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The SAT Sentence Completions: Basic Principles

I'll Say It Again: Start Memorizing Words Today
Each of the three SAT Reading Test sections begins with sentence completion questions: 5, 6, and 8, respectively, making a total of 19 sentence completions on the test. Each group of sentence completions is arranged from easy to medium to difficult: the first half of the questions are easy to medium, and the second half are hard.

Although sentence completions require some comprehension, they are primarily a test of your vocabulary. You won't have much trouble with the easy ones, but the last few sentence completions contain very hard words. Indeed, on the last couple of completions you may not even recognize some of the words in the sentences themselves as well as the choices.

In this article I'll show you a simple three-step method for analyzing sentence completions. As you'll learn, you can often solve the hardest sentence completions even without knowing what the answer means.

What Is a Sentence Completion?
Each question consists of a sentence from which a word has been omitted and replaced by a blank (indicated by a dashed line). Half the questions replace two words with blanks. Your job is to find the word or set of words that completes the main idea of each sentence—what the sentence is "getting at."

Each sentence below has one or two blanks. Each blank indicates that something has been omitted from the sentence. Choose the word or set of words that best completes the meaning of the sentence as a whole.

Example:

Trends are difficult to spot until they are well established because they usually begin as minor, seemingly ------- events.

  1. momentous
  2. popular
  3. insignificant
  4. current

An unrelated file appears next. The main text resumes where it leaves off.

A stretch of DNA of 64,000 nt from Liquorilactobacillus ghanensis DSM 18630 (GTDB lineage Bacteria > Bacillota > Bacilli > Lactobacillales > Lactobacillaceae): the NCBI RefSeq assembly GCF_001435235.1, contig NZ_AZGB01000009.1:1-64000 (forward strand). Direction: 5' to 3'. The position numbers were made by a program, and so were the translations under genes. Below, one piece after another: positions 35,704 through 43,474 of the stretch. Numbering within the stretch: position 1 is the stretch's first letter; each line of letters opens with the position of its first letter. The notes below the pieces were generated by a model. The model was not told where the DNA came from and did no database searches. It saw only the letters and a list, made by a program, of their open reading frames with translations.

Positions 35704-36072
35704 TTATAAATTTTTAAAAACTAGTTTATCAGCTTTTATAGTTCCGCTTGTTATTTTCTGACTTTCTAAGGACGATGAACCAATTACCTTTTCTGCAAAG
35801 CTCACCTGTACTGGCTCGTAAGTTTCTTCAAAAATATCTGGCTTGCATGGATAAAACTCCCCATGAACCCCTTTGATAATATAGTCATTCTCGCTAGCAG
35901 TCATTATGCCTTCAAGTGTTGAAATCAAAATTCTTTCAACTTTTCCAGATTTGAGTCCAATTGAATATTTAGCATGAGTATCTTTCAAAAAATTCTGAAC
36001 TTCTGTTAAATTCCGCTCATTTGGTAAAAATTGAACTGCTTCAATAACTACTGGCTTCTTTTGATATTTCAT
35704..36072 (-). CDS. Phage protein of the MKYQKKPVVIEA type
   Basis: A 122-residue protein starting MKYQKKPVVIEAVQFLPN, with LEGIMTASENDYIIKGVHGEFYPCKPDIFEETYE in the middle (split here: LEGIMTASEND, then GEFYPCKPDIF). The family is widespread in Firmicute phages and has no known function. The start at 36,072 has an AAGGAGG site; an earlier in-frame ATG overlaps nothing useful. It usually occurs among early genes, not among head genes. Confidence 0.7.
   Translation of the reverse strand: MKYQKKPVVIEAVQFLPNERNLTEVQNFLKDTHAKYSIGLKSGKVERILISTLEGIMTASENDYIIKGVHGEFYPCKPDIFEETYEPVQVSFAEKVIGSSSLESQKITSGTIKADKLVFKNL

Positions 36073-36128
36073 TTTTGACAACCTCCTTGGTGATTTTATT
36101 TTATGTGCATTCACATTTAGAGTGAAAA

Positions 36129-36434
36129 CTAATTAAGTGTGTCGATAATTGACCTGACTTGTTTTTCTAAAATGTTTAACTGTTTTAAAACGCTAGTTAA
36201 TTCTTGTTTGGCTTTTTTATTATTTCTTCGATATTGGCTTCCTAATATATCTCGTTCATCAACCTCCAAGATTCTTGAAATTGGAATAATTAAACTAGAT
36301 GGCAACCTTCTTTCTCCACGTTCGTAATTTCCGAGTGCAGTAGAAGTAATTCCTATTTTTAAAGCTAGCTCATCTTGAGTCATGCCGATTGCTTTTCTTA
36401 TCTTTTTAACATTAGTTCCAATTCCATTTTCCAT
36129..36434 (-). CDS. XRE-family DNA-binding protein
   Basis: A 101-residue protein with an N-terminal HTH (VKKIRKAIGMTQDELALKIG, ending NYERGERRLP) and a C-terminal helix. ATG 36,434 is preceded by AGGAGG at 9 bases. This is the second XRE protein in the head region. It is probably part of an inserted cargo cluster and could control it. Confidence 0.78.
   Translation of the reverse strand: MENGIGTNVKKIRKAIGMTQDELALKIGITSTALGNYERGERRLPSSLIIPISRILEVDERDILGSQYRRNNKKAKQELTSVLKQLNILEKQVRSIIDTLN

5. recent
(A) (B) (C) (D) (E)

Here are the directions. These directions will not change on the actual test, so do not waste time reading them in the exam room.

Solving Sentence Completions in Three (or Four) Simple Steps
Although there are innumerable types of sentences in the English language, sentence completions can be solved applying a simple, three-step method:

    Step 1: Find the main idea of the sentence.

    Step 2: Anticipate what word or type of word will fit in the blank or blanks.

    Step 3: Apply process of elimination to the choices until you find the answer.

This approach works for any sentence completion, though if you don't know one or more words in the sentence or the choices, you may not be able to eliminate enough choices to find the answer in the third step. If that happens, a fourth step is necessary:
    Step 4: If you haven't found the answer by Step 3, guess.
Again, in this article we'll focus largely on the first three steps.

Let's begin with the first step.



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From The RocketReview Revolution: The Ultimate Guide to the New SAT and the PSAT by Adam Robinson. Copyright © 2005. Used by arrangement with Penguin Group (USA) Inc.

If you'd like to buy this book, click here.


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